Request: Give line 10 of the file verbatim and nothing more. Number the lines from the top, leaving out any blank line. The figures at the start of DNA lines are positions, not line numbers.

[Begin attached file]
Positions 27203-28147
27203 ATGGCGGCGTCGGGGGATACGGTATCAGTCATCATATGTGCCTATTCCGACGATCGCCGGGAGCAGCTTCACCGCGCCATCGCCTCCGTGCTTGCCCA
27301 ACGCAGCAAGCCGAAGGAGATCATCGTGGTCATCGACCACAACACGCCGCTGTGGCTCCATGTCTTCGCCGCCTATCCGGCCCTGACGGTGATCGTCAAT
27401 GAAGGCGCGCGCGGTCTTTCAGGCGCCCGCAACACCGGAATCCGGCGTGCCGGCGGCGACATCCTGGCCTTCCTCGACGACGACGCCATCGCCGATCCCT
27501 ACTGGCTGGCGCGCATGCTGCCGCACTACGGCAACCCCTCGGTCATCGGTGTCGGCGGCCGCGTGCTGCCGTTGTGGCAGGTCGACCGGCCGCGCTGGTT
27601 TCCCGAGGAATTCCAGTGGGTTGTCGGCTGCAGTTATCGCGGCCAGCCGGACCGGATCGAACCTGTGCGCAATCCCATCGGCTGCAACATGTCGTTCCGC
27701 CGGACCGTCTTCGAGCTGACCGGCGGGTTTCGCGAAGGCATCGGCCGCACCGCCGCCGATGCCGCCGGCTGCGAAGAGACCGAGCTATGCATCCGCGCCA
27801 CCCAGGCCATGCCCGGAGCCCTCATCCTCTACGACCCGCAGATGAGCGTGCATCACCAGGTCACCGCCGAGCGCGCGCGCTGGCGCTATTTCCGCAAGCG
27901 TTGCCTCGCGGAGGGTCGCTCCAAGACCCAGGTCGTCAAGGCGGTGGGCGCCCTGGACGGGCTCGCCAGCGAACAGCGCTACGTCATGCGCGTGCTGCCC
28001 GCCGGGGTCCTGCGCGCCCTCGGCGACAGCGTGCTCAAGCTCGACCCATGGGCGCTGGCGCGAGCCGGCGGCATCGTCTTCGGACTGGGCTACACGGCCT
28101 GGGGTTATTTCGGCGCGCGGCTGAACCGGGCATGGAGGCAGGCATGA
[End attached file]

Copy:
28001 GCCGGGGTCCTGCGCGCCCTCGGCGACAGCGTGCTCAAGCTCGACCCATGGGCGCTGGCGCGAGCCGGCGGCATCGTCTTCGGACTGGGCTACACGGCCT